Part 2: Multiple transactions per day (up to 60 points)

(Don’t start this part until your part 1 works perfectly! And once it does, it’s probably a good idea to make a copy of the file before you start on the next part.)

Now you will extend your ledger program to so that the transactions file can have multiple deposits or withdrawals per day. The format of the file is the same as before, with withdrawals indicated by a line W <amount>. Here is the small.txt file that’s part of the tarball you extracted and downloaded into your project directory:

5 days
D 50
W 10
W 400
D 200
W 1
W 1
W 1
D 1.50

Notice that every day might have a different number of deposits or withdrawals, even none at all (as in day 3 in the example file above). Also because there can be withdrawals, you can have a negative account balance.

The output from your program should be the same as before, reporting the final balance and the average end-of-day balance. For the example above, the ending balances on each day are 40, -160, -160, -163, and -161.50. So the average ending balance is what you see in the first example run below:

roche@ubuntu$ ./ledger
run ex/small.txt
Simulated 5 days.
Final balance: -161.5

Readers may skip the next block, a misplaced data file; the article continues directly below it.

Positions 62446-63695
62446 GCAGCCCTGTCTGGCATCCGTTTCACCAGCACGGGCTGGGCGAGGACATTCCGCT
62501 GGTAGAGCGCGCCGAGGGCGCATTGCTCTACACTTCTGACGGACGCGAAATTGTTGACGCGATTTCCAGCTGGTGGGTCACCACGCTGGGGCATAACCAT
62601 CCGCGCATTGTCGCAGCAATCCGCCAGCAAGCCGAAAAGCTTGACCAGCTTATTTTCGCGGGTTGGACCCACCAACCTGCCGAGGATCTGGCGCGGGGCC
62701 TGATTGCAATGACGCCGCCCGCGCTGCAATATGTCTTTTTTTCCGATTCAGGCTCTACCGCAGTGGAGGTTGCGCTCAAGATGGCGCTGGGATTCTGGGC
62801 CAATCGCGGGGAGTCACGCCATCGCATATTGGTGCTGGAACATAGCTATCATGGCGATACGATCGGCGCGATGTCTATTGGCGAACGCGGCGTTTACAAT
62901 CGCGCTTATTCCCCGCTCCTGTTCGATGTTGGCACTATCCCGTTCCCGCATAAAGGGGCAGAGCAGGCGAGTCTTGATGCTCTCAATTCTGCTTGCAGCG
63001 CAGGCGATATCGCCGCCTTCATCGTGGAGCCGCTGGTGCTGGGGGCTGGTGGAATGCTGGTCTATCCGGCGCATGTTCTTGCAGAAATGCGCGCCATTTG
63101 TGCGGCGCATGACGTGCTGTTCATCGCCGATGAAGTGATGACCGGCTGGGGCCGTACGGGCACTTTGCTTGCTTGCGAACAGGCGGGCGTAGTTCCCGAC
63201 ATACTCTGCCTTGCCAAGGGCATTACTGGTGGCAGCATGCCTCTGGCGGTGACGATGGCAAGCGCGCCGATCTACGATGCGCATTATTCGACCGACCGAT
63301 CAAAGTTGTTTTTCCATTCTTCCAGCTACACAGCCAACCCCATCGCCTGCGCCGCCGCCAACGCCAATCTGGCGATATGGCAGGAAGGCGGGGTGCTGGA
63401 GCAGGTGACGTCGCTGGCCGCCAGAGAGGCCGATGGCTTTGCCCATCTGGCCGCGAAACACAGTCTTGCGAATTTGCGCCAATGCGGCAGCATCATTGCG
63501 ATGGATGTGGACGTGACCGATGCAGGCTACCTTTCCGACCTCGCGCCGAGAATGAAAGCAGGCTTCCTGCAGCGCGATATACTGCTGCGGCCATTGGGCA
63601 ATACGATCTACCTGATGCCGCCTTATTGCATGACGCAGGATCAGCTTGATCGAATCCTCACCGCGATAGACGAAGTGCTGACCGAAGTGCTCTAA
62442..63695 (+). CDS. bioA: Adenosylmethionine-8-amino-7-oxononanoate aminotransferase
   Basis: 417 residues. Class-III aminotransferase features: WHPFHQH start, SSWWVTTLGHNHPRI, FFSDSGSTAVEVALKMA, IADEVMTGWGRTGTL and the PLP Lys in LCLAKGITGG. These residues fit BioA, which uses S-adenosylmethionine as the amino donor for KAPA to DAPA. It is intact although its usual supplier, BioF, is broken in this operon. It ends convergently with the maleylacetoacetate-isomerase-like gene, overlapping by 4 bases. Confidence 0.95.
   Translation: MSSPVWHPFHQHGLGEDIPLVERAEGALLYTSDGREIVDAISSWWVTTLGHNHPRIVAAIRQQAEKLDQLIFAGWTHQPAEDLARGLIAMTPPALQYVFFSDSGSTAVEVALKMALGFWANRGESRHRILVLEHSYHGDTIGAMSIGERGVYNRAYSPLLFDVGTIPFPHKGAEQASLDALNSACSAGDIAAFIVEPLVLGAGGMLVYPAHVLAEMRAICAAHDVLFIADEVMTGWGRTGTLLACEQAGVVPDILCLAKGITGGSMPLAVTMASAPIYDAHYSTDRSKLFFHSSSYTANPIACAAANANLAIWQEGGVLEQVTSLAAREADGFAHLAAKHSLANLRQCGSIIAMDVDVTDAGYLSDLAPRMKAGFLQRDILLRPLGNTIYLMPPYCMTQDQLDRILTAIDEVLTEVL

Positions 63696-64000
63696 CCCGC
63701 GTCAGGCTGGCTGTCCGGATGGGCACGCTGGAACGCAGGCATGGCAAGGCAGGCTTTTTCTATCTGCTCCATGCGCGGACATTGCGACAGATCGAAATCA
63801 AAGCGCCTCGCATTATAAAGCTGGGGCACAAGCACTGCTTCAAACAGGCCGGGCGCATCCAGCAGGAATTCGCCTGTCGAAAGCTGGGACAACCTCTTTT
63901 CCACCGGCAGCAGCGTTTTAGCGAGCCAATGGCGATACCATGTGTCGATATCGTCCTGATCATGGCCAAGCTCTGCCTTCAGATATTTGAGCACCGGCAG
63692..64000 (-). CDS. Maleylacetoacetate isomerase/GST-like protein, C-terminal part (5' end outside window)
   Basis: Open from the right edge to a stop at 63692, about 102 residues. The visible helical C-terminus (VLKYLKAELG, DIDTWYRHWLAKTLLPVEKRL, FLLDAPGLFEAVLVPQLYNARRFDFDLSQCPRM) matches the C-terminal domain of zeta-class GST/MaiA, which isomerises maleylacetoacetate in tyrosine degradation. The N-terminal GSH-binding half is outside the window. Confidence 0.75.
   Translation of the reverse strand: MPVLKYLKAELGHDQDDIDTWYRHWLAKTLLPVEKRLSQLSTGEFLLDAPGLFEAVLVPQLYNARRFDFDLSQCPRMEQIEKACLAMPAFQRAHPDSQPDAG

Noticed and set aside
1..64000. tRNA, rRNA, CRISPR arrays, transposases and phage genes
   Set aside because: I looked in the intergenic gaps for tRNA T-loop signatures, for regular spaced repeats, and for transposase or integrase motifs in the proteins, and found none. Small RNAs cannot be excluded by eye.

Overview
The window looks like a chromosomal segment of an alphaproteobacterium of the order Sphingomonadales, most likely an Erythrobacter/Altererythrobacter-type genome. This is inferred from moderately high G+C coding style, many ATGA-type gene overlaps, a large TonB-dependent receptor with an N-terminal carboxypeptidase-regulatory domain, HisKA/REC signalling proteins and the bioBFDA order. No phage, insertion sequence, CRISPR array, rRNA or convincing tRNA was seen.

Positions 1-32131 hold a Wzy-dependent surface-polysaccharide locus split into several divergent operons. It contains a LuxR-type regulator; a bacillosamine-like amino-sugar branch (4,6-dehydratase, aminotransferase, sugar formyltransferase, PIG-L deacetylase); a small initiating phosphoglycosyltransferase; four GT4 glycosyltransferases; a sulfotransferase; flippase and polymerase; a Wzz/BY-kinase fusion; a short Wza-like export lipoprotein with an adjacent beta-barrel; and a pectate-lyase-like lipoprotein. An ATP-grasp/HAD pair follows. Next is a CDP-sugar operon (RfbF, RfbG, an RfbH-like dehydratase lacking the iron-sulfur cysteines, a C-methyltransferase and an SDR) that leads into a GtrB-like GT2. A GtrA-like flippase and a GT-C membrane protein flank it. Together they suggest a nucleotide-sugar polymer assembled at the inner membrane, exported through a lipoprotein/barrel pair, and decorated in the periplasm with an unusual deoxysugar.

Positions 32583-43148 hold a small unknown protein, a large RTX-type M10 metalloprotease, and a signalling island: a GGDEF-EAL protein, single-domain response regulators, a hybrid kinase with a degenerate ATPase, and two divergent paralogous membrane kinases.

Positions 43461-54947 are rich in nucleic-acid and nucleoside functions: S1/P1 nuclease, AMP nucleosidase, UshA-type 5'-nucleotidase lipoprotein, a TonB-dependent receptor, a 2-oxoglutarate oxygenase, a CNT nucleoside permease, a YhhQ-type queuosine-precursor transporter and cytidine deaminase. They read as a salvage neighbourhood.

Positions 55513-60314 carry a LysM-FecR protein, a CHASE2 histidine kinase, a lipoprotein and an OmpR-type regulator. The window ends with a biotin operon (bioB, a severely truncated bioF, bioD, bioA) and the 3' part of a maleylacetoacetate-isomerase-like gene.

Average end-of-day balance: -120.9

roche@ubuntu$ ./ledger
run ex/med.txt
Simulated 20 days.
Final balance: 290.53
Average end-of-day balance: 82.1745

roche@ubuntu$ ./ledger
run ex/big.txt
Simulated 89 days.
Final balance: -893.98
Average end-of-day balance: -193.959

Note that all of the examples from part 1 should still work, including the error conditions.

Part 3: Initial balance and paychecks (up to 85 points)

(Again, be sure to submit and get the previous parts working completely before you start on this part.)

You will now add two new functionalities to your program. The user can specify an initial balance (which is zero by default) for the account, and a paycheck amount (which is also zero by default).

The rules with the paycheck are as follows:

  • The simulation starts on a Monday.
  • The paycheck amount is deposited every other Friday, starting with the first Friday.